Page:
As a parent, I know raising a child is one of the hardest jobs in life. For most of us, it’s also the most rewarding. We parents wonder whether we are doing things “right.” We know the lessons we teach, the role models we are, and the values we instill will affect how our children overcome life’s challenges.
As a heath care practitioner and a public health official, I also know that preventing substance abuse and addiction is important. Drug abuse affects the developing brain and its effects are long-term. The effects are felt not just by the individual, but by families, friends and communities. Because addiction’s roots are often in adolescence, parents, teachers, health care providers and public health officials need to work together to stop it before it starts — when our children are young.
Just as heart attacks can be prevented, so to can addiction. Prevention of heart attacks happens before people get high cholesterol levels and high blood pressure. Prevention of addiction happens before substance use starts and before abuse and addiction begin.
Just as people can recover after a heart attack, so too can people recover after drug abuse and addiction. In both cases, people need help from families, friends, health care programs and society on the road to recovery.
This is a societal problem:
• More than 20 percent of deaths each year in the United States are substance use- and addiction-related.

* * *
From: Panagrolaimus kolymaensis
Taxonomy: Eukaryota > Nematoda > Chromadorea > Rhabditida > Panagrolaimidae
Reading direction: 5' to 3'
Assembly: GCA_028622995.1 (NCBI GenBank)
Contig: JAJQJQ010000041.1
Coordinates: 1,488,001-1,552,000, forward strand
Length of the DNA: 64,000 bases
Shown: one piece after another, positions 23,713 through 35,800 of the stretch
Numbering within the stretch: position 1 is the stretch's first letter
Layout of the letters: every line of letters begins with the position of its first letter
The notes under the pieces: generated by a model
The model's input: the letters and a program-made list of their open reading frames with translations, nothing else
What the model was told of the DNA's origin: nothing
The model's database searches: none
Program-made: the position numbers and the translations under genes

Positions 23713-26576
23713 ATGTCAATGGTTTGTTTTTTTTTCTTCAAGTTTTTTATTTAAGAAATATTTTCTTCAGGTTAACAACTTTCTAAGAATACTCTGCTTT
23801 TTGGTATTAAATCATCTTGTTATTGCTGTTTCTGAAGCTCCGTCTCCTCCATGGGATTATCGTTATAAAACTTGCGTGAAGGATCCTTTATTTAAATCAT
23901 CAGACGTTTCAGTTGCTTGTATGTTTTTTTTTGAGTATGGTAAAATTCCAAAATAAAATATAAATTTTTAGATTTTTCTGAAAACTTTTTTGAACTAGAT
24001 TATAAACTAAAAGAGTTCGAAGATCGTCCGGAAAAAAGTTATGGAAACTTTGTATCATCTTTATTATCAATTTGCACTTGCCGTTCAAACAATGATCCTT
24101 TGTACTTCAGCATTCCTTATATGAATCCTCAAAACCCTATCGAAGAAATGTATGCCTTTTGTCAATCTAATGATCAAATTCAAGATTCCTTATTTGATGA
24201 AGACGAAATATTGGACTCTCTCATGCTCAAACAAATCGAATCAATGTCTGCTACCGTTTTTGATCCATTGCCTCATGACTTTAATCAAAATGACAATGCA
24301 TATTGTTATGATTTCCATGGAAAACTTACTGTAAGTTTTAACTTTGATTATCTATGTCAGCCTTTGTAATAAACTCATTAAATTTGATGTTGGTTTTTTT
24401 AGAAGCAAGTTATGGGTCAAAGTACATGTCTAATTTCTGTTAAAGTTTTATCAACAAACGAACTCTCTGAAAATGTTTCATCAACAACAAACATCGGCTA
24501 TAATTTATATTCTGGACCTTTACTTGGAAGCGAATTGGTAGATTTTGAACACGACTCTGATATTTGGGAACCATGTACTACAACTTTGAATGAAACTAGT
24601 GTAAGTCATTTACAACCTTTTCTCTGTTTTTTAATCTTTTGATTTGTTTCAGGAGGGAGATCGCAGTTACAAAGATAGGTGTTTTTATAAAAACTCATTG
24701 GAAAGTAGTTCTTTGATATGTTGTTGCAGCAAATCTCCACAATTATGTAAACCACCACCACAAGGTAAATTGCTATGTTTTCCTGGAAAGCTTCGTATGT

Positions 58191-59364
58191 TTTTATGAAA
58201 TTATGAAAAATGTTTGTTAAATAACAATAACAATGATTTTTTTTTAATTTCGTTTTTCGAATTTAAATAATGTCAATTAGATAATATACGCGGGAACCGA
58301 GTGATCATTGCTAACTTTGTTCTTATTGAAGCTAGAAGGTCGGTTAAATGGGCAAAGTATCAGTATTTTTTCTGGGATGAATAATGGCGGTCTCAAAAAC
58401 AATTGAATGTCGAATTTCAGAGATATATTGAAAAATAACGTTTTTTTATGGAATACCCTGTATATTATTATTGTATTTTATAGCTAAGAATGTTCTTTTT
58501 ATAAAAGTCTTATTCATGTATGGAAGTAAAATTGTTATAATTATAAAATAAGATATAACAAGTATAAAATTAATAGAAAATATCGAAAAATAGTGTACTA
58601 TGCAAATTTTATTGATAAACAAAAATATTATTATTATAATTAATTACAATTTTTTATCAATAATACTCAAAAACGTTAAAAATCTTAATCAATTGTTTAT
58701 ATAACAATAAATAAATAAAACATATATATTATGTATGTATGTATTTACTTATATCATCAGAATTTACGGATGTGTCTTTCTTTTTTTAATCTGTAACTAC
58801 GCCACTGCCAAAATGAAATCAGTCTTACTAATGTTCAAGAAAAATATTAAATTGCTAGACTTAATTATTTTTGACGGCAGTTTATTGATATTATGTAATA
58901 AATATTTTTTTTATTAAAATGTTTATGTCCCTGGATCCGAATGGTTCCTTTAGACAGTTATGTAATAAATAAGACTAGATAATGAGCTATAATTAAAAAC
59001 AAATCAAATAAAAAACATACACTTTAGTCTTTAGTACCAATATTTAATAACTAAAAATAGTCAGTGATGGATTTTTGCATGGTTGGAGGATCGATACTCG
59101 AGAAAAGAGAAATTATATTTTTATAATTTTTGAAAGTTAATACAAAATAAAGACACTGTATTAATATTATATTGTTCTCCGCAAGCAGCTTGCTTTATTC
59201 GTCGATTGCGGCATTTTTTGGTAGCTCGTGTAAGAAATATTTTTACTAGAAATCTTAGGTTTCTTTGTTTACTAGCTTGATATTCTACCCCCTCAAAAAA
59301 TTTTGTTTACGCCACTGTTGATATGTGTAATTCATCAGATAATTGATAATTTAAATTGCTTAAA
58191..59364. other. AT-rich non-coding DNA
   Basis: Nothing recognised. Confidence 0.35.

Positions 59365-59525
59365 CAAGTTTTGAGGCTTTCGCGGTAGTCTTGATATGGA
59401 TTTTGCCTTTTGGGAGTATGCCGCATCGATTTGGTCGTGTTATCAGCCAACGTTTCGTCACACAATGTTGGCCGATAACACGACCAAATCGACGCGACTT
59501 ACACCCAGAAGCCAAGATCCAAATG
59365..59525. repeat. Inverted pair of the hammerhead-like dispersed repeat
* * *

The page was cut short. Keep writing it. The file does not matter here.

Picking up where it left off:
What are risk factors for substance abuse and addiction? Genetics is one of the risk factors, which we can’t change. Other risk factors include our environment and our age at first use. One in 4 Americans who began using addictive substances before age 18 is addicted, compared with one in 25 who started using at age 21 or older. Environmental factors include poor parent-child relations, physical or sexual abuse and trouble in school.
Parents are the most influential people in a teen’s life. This relationship influences whether a teen starts using. Compared with teens with strong family ties, teens with weaker ties are:• Four times likelier to have tried tobacco.
• Almost three times likelier to have tried alcohol.
• Four times likelier to have tried marijuana.
So, how do parents help prevent use and abuse of these addictive substances to begin with?• Know your children’s friends. Seventy-five percent of teens say they would get marijuana from a friend if they wanted it.
• Make family dinner the norm rather than the exception. Aim for three or more nights per week. More is better.
• Be aware of the ups and downs of your children’s lives. Pay attention to changes in grades, friends, and connections to outside activities — these can all be signs of depression or substance abuse.
• Demonstrate healthful behaviors. Be active, be social, be responsible and solve problems. These are tools you can pass along to help your child avoid risky behavior.
And how do we as teachers, friends, and community members help those who are abusing or addicted?• Look for changes in behavior.
• Help those in need with support or resources.
• Advocate for policies that prevent use.
• Promote expanded access to treatment.
• Seek alternatives to incarceration.
Thurston County works to prevent addiction and offers help to those who are caught in the disease. Our website provides resources for prevention and treatment at co.thurston.wa.us/health/sscd.
With its focus on many aspects of life here in the county — education, housing, food, health care and resiliency — Thurston Thrives intends to be part of the solution. The clinical action team recognizes that drug abuse and addiction are contributing factors for those in jail. This affects us all — jail and criminal justice account for 75 percent of our county’s discretionary budget.
However, state budget cuts to these areas threaten the initiative’s ability to implement these strategies. This is a place where the community can make a difference. We can prevent drug use and addiction before they start if we make it a priority and work together.